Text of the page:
If there’s one thing that’s sure to improve your business, it’s networking. Connecting with like-minded professionals in your industry is a fantastic way to learn, grow your business and be inspired. However, it’s not as easy as calling someone up to ask for a few favours or pieces of advice.
There are certain rules and guidelines you need to follow when building your professional network. These are part of what’s called networking etiquette – a code of best behaviour in the business world. Let’s take a look at the top five rules for good networking etiquette. Keep these in mind during your networking journey and your book of contacts will be overflowing in no time.
Networking is all about building business relationships, but remember the key word here is ‘business’. After all, you’re focusing on your career here, not your social life! Be sure to keep all your exchanges professional and have your business needs in mind at all times.
Your communication channels need to be businesslike, too. When it comes to networking, your Hotmail account and your personal mobile number just aren’t going to cut it. Try Gmail or Zoho for a custom email address and eVoice for a professional phone number. Similarly, add business contacts to LinkedIn, not Facebook.
Networking is a two-way street. Building business relationships involves giving help and advice to other professionals as well as getting things in return. For example, if you’re seeking someone’s opinion or asking them to help you out on a project, it’s only fair that you’ve offered them something similar in return (or plan to do so in the future). This kind of mutually beneficial connection is what you want to achieve when networking.
There’s no place for sneakiness or hidden motives when it comes to networking. You don’t want someone to think you’re only trying to connect with them to gain a few referrals, or to bleed them dry of their best business advice.
Instead, you want to be open and honest right from the start. Have a frank discussion with potential connections about what you’re hoping to gain from networking with them, and what they’d like to gain from connecting with you.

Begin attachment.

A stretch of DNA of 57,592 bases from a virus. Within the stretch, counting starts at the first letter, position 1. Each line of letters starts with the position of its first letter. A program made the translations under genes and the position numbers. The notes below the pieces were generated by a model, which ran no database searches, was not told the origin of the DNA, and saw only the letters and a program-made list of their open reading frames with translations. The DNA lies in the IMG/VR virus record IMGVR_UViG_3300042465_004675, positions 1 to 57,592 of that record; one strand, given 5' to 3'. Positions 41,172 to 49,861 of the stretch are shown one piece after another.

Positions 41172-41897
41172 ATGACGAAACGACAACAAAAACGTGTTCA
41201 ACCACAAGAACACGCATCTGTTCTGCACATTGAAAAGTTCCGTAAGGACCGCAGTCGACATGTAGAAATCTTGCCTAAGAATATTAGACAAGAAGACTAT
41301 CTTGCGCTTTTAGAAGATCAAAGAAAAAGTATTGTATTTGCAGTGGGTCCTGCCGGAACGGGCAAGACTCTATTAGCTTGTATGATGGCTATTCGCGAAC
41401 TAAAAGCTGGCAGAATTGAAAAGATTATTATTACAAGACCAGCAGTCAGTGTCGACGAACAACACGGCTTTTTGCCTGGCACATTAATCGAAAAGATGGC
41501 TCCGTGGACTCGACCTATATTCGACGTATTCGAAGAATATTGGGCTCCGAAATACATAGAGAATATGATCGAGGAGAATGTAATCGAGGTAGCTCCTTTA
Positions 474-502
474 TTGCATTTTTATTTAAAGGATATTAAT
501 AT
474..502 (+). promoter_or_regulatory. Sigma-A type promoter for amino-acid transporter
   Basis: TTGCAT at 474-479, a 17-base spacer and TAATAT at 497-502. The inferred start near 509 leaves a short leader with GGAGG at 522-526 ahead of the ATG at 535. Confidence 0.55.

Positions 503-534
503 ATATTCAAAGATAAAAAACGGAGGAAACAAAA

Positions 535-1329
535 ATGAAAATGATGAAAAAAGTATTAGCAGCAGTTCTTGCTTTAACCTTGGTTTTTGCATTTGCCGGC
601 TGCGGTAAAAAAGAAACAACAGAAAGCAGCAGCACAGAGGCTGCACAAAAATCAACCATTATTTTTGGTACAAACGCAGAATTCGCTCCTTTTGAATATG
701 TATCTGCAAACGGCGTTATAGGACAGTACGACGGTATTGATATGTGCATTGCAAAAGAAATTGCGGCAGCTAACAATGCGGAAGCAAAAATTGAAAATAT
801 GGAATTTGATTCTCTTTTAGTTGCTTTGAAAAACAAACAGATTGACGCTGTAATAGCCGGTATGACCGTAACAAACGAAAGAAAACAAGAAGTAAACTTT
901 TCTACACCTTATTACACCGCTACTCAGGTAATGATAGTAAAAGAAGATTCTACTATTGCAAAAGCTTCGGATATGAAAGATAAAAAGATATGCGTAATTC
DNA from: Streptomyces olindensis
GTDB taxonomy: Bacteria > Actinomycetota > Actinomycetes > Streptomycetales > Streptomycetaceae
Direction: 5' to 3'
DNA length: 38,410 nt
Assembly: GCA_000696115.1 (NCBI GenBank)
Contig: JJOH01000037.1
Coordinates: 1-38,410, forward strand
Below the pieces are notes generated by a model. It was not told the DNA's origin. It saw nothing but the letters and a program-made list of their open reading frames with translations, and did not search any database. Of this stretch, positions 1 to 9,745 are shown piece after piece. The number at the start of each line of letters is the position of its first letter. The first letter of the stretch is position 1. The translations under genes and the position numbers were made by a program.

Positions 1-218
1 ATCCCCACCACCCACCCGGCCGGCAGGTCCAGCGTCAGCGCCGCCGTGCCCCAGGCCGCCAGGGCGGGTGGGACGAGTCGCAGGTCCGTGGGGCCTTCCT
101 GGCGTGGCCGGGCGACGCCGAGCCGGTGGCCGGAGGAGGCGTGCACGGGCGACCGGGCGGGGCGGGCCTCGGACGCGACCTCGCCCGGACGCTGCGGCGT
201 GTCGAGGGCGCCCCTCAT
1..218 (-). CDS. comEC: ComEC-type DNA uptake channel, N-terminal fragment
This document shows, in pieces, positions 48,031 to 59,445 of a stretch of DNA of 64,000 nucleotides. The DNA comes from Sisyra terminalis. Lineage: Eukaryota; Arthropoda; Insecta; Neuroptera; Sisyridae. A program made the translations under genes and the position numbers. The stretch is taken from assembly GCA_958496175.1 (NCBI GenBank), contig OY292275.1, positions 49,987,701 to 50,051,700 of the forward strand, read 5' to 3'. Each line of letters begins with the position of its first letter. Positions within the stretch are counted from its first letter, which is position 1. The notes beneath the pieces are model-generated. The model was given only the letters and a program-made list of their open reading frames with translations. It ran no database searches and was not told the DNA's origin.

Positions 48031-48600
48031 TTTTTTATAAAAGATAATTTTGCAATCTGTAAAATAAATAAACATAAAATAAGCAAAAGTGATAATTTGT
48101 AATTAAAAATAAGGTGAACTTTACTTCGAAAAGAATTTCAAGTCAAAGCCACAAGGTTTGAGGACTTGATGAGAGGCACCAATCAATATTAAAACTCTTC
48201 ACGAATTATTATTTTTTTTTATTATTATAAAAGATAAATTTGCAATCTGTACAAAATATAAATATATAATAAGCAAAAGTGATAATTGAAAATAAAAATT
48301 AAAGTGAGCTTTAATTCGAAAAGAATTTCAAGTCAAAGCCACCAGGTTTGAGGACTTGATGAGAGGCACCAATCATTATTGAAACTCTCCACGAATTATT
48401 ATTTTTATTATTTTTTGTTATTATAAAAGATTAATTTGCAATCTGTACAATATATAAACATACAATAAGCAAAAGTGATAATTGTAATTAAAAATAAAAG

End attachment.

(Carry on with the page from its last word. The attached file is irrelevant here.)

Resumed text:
Don’t try to network with anyone and everyone. Restrict your professional contacts and engagements to people and businesses in your industry – those whom you think it would be beneficial to develop a connection with. Don’t forget that the relationship has to be beneficial for them too.
When considering a new connection, identify three things: their area of expertise, how they might be able to help you out professionally, and how you might do the same for them. These three factors will help you determine whether a business connection will be relevant or not.
Again, this comes back to the point about equal business relationships. Don’t ask more of your connections than you’d be willing to give yourself.
Exchanging advice, assistance and services is fantastic, but make sure you draw the line. As a professional, there are certain things you would not do without charging a fee. If you’re expecting someone else to give you these things without you paying for them, you’ll quickly lose their interest and respect.
Networking can often lead to successful partnerships, in which one or both parties employs the other to complete work with or for them. You need to recognise when it’s time to stop asking for services and start paying for them instead. And again, this goes both ways – don’t be afraid to charge people for your services when you think the time is right to do so!
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